How Life Insurance Saved a Family & Their Home

In the “Money Mic” series, LearnVest hands over the podium to someone with an opinion on a financial topic.

According to a nationwide study conducted by LearnVest and Guardian, although 57 percent of respondents own life insurance, only 28 percent feel extremely confident in their understanding of life insurance — and 66 percent don’t have a good understanding of how to collect a life insurance payout.

Today, LearnVest Assistant Editor Alden Wicker shares a very personal story from her childhood, which drove home to her just how important it is for parents to have life insurance.

December 1989. My father gathered up his things in his New Jersey office and headed to the door, eager to get home to celebrate the holidays with our family. A co-worker stopped him to chat. “Walter, what do you want for Christmas?”

“Nothing at all. I have everything I’ve ever wanted. I’ve got my three girls.” In other words, my mother, my 9-year-old sister and 3-year-old me.

Up in the air

My father got his private pilot’s license in 1970 right after the Army. “He absolutely adored flying,” my mom tells me. “He didn’t want to do anything else in his free time, besides hanging out with you guys.” He bought a small, used, two-engine Piper airplane in 1988 for commuting back and forth to his two offices in New Jersey and North Carolina. He was a careful pilot and took attentive — almost obsessive — care of his plane.

But just a few weeks before that Christmas, he had an annual inspection, and the mechanic said he was missing a small part for detecting fire in the engine, but he would probably be fine until that part arrived.

My dad climbed in, taxied out to the runway, pushed the throttle forward and lifted into the sky.

The life we had

Life was good for my family in 1989. My father was the well-paid president of a marketing company and made extra income from his side consulting business. My mother stayed at home raising my sister and me. She hadn’t worked since 1980, when my sister was born.

Mom and Dad had just moved us to a tiny town in North Carolina to be closer to family. They bought some land, started building their dream home and convinced my grandparents to build a little home nearby. After looking at the dismal public schools, my parents enrolled my sister in private school and planned to do the same for me.

In short, they had a lot of financial obligations that depended on my father’s income. But they were solid financially, with an emergency fund of about two year’s take-home pay.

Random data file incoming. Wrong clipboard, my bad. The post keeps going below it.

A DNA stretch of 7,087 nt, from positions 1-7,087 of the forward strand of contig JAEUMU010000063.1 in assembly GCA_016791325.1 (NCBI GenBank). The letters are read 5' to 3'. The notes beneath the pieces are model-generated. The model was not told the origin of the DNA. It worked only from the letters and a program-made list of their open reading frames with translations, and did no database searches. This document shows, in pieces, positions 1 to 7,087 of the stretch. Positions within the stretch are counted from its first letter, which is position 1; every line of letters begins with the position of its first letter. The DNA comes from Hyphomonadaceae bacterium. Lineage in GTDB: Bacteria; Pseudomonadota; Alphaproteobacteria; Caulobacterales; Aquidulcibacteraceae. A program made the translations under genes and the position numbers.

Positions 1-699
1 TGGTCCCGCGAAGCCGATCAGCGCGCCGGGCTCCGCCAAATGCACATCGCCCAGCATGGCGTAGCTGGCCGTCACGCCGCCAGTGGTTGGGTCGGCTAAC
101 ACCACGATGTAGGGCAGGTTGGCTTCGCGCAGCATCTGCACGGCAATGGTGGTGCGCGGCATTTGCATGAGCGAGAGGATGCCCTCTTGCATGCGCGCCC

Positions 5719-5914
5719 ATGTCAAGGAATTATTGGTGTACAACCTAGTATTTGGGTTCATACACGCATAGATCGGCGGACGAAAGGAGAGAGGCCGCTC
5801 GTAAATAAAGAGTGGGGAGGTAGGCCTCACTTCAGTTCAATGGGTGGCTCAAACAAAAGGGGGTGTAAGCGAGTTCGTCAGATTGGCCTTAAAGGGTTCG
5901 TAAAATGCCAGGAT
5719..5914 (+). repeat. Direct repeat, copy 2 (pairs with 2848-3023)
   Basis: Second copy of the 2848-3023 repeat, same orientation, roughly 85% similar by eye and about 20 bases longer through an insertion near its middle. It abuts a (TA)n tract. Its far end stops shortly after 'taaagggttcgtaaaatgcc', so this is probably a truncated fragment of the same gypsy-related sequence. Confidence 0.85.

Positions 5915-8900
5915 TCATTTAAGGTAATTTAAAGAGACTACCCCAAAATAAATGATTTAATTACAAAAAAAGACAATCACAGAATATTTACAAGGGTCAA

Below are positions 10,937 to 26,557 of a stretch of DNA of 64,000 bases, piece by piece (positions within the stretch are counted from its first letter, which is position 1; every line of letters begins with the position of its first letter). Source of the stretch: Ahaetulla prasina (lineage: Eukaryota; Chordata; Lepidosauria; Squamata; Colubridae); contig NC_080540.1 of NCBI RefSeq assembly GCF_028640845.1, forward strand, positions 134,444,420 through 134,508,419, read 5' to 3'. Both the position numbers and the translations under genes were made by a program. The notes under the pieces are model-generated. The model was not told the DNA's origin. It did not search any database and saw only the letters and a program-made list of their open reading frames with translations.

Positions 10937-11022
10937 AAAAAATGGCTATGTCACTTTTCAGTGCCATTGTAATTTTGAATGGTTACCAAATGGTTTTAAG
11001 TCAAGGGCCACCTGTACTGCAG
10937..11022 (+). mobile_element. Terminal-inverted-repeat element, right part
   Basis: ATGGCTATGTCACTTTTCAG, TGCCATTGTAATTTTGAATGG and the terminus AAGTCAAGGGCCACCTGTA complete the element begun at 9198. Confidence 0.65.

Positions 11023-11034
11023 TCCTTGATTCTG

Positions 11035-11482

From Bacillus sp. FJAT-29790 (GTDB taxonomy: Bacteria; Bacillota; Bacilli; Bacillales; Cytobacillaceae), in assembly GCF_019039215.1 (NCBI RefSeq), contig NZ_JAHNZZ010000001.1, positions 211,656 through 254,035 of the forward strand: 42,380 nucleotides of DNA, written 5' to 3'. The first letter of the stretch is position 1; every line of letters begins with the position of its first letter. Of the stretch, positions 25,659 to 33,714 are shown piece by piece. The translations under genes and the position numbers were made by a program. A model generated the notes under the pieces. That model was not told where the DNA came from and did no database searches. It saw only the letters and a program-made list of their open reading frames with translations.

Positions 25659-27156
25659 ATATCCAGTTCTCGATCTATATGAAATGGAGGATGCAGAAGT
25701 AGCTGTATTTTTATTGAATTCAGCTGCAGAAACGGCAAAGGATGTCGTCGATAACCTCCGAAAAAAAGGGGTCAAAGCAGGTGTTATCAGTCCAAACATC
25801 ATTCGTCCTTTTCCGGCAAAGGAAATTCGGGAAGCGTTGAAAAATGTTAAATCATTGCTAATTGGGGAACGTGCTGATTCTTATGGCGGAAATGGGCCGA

My mother set the budget, handled the mortgage paperwork on our new home and paid the bills. Around the time I was born, she took a look at my dad’s life insurance coverage through his job. Many basic policies from employers will pay only about $30,000 — not enough to support a family our size for very long.

So she set about calculating how much we would need if something were to happen, taking into account things like our mortgage and living expenses. She took out an additional term life policy to cover him, and a whole life policy for herself that was also meant to finance my sister’s and my college educations. (Here’s the difference between term life and whole life policies.)

She didn’t know at the time, but it would turn out to be the smartest financial decision she would ever make.

When bad things happen to happy families

My grandmother clearly remembers that day. On a step ladder at my grandparents’ house, my mother called to my grandfather, “Dad? Come quick. I feel like I’m going to faint.” My grandfather got her off the ladder, and she laid down for a few minutes.

My grandmother sees this as proof of my mother and father’s tight bond, because at almost that exact time in New Jersey, my father radioed the airport, saying his right engine was on fire. A few minutes later, he radioed again, saying the engine had broken off and he was in a downward spiral. Those were his last words. The official report listed the damage to the plane as “destroyed.”

My grandmother got the call from a friend of my father’s, when she was in our kitchen with me and my sister. She kept her cool (remarkable, since she considered my dad one of her best friends in the world), calling a relative to come and get me and my sister. Then she drove home to tell my mother.

I was barely 3 at the time, so I don’t remember much about this time. The only utterly sad thing I do remember is a vision of my mother sometime during the weeks after, draped over the steering wheel of her pickup truck, weeping.

The thing is, life went on, and I have many happy memories. I remember my mother asking me a few months later what color I wanted my new bedroom to be. (“Pink!”) I remember Mrs. Stamp’s private pre-school, where I learned about cocoons and how to spell “cat.” I remember walking, my hand in my sister’s, on the way to our grandparents’ house for a delicious Southern dinner of chicken and dumplings. I also remember my mother tapping numbers into her desk calculator, and the “chit chit chit” of it printing the results on ticker tape. She never looked at the numbers on the tape with panic or worry.